2011 rita schaffer lecture: Nanoparticles for intracellular nucleic acid delivery

Research output: Contribution to journalArticlepeer-review


Nanoparticles are a promising technology for delivery of new types of therapeutics. A polymer library approach has allowed engineering of polymeric particles that are particularly effective for the delivery of DNA and siRNA to human cells. Certain chemical structural motifs, degradable linkages, hydrophobicity, and biophysical properties are key for successful intracellular delivery. Small differences to biomaterial structure, and especially the type of degradable linkage in the polymers, can be critical for successful delivery of siRNA vs. DNA. Furthermore, subtle changes to biomaterial structure can facilitate cell-type gene delivery specificity between human brain cancer cells and healthy cells as well as between human retinal endothelial cells and epithelial cells. These polymeric nanoparticles are effective for nucleic acid delivery in a broad range of human cell types and have applications to regenerative medicine, ophthalmology, and cancer among many other biomedical research areas.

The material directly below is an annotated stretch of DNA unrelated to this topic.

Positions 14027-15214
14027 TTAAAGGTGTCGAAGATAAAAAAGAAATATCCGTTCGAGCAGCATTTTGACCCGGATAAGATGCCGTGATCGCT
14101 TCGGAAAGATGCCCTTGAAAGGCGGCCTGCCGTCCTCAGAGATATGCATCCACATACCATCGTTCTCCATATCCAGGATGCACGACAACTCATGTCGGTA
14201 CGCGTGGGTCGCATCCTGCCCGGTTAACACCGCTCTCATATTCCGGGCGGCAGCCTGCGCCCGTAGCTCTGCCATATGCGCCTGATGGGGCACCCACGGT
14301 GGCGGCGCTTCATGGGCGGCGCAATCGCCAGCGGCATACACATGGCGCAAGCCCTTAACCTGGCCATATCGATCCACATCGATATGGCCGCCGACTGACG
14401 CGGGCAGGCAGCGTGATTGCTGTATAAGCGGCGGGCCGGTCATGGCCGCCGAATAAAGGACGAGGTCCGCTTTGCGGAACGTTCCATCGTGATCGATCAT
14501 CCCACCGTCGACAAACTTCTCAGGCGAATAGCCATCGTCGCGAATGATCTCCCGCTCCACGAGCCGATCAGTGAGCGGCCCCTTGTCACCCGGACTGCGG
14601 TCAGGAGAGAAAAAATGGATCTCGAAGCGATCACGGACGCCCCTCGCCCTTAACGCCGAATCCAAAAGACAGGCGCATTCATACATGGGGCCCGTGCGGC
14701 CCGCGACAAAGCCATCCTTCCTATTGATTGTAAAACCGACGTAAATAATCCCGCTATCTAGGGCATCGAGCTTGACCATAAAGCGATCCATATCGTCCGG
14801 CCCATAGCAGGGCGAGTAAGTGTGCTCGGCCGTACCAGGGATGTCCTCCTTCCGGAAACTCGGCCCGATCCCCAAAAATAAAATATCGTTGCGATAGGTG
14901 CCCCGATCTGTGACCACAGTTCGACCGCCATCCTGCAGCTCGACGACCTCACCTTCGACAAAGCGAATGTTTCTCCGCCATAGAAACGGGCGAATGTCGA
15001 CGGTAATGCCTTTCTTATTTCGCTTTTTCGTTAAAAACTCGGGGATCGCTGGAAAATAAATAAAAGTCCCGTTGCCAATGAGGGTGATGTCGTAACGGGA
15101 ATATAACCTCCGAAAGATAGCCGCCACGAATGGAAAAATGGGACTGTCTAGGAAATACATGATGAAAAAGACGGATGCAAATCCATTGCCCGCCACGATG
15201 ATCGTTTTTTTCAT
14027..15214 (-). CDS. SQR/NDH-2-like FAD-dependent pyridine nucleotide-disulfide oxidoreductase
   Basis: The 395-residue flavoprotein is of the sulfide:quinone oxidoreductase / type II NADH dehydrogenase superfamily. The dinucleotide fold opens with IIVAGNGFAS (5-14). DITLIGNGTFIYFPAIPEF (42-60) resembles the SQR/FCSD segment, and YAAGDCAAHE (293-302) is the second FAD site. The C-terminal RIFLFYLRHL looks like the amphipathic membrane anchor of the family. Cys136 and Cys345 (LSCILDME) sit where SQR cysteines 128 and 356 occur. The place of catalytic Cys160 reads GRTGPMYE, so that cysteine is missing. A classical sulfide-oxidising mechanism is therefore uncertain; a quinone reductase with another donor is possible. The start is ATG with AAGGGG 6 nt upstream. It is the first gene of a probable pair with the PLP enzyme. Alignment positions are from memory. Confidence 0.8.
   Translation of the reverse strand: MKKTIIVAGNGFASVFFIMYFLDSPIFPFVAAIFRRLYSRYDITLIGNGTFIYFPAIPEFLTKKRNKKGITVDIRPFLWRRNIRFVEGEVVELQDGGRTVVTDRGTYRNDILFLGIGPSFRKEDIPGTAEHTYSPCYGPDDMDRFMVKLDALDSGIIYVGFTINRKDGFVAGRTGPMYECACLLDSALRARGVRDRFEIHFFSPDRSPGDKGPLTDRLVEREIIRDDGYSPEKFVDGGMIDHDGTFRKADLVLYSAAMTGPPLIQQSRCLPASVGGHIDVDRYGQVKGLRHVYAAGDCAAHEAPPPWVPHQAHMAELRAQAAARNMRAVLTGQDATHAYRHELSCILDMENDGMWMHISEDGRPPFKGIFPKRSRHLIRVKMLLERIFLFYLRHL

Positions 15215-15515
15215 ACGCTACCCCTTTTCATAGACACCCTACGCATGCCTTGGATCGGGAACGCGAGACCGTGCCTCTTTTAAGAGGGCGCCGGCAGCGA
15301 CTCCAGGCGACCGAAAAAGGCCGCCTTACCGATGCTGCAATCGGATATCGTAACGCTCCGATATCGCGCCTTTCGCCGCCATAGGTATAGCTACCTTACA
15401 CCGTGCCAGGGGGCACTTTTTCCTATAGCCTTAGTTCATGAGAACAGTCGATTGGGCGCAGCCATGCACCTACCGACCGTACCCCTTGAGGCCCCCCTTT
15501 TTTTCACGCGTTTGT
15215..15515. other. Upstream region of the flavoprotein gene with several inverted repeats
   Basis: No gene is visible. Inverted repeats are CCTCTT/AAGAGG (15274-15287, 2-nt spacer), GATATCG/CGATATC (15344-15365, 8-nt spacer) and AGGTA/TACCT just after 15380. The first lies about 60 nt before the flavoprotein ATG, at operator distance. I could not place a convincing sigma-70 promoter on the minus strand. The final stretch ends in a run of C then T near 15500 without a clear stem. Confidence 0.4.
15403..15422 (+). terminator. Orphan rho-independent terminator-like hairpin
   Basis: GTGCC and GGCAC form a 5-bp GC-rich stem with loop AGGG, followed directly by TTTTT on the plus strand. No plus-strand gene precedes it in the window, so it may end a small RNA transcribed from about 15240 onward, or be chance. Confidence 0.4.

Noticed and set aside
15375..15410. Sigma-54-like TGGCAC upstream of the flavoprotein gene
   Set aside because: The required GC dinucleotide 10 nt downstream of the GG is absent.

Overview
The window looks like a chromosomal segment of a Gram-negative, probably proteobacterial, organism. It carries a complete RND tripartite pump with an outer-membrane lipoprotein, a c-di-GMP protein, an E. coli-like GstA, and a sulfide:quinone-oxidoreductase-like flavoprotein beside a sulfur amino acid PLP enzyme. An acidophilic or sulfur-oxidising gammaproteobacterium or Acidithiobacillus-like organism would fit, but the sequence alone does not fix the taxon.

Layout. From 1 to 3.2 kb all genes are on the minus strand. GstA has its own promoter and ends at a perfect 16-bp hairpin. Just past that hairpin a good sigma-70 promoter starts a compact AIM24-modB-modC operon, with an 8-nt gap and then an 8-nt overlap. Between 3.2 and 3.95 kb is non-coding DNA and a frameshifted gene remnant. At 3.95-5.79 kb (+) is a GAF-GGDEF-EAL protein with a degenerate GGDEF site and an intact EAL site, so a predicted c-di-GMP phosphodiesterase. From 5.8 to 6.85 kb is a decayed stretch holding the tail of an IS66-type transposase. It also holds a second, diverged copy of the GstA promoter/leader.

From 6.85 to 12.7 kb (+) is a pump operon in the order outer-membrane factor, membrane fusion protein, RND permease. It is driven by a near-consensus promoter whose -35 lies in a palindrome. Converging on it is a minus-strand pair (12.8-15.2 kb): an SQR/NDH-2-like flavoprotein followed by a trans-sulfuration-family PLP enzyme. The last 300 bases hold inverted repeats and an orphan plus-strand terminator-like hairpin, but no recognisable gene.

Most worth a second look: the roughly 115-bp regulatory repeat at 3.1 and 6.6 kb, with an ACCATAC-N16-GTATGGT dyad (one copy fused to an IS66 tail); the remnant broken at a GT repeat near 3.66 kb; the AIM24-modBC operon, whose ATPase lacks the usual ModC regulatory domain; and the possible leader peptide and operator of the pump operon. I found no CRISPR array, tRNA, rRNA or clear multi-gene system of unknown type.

Original languageEnglish (US)
Pages (from-to)1408-1418
Number of pages11
JournalAnnals of biomedical engineering
Issue number7
StatePublished - Jul 2012


  • Biomaterials
  • DNA
  • Gene delivery
  • Nanoparticle
  • SiRNA

ASJC Scopus subject areas

  • Biomedical Engineering


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